Diagnosing multiple sclerosis is not as easy as undergoing an MRI scan and having a neurologist watch you walk; instead, it is a challenging process, and neurologists want to get it right. One thing that was considered even before I underwent MRI scans in 2000 for optic neuritis was the possibility of a brain tumor. It turned out not to be a tumor, but I wasn’t diagnosed with MS at the time, either. Over the years, several patients have reported similar “not a brain tumor” diagnoses when telling their MS stories.
Can a brain tumor be confused with MS?
An extremely rare form of multiple sclerosis, called tumefactive MS, involves brain lesions that look like tumors. These lesions are usually larger and more aggressive than normal MS lesions. Treatment usually begins with high-dose intravenous corticosteroids (e.g., Solumedrol) followed by disease-modifying therapies for MS and symptomatic treatments.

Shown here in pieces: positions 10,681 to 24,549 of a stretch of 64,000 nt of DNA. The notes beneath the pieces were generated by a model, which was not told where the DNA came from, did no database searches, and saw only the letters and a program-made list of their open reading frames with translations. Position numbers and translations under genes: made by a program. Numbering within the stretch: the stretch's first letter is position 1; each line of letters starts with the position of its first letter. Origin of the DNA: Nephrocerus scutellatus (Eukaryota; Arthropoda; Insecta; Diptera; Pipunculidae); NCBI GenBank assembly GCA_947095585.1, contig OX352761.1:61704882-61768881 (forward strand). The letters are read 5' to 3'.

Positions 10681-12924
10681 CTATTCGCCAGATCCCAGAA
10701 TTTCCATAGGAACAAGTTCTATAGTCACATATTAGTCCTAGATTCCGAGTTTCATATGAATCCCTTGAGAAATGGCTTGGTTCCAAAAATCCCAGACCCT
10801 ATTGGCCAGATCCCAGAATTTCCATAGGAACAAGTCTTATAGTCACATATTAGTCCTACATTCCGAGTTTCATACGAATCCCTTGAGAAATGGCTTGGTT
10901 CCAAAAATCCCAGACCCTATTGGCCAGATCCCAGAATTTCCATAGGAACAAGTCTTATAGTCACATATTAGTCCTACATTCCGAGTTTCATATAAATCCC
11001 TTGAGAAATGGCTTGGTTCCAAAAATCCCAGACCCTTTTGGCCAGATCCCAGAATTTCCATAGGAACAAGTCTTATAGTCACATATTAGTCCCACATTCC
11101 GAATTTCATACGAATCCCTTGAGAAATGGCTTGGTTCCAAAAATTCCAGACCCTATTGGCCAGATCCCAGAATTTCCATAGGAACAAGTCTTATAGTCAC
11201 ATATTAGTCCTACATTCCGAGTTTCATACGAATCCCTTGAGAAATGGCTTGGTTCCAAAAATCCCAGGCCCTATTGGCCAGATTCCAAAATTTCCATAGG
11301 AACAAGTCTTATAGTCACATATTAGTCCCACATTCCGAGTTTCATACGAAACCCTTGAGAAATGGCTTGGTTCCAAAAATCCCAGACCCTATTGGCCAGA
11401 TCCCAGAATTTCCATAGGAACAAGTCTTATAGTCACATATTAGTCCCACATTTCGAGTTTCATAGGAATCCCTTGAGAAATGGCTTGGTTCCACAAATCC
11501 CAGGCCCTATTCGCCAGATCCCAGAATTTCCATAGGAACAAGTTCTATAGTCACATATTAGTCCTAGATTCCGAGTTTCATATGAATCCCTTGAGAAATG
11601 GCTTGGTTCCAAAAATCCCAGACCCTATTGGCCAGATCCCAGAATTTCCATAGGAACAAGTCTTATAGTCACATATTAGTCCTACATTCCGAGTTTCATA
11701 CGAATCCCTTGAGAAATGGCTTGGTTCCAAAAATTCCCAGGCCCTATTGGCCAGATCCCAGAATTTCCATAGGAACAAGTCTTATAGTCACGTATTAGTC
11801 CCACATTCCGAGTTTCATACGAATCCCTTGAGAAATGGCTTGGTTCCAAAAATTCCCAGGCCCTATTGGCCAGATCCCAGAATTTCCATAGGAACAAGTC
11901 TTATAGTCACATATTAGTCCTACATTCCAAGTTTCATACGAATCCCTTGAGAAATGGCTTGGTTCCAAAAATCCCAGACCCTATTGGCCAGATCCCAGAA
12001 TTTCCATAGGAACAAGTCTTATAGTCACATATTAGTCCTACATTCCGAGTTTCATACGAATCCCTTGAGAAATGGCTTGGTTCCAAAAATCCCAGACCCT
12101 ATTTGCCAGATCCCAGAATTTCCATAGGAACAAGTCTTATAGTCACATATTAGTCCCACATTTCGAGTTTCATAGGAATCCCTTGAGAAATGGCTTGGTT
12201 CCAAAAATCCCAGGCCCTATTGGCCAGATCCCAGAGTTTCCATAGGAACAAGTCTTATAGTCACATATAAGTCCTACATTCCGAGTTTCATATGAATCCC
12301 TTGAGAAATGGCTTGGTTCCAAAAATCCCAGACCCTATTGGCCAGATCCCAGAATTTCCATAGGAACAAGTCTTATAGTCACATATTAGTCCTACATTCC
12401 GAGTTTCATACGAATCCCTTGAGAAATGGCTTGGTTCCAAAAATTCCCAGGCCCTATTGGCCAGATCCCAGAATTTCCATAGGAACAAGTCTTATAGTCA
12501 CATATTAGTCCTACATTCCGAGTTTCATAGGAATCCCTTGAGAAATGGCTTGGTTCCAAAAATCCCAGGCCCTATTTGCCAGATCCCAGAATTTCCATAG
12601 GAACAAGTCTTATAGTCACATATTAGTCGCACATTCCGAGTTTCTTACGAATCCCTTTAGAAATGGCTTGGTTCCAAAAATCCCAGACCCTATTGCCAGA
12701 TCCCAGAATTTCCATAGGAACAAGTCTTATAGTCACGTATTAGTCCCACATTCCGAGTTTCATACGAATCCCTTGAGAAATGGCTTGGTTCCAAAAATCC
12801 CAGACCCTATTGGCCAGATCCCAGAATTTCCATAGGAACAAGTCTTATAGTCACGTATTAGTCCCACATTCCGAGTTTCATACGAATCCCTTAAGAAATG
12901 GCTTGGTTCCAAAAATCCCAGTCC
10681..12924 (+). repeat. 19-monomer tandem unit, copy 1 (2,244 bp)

In a recent study, researchers investigated the unusual concurrence of MS and brain tumors. They point out, however, that it is difficult to determine whether brain tumors in MS are more common than in the general population. People with MS undergo more MRI scans than healthy individuals, thus the diagnosis of brain tumors in MS patients may appear to be more frequent (Platone et al. 2015). But not all cancer-related brain tumors appear large; they can also look like multi-focal enhancing white matter lesions which are the hallmark of MS.
Read this post in its entirety:
Lymphoma May Be Confused For Multiple Sclerosis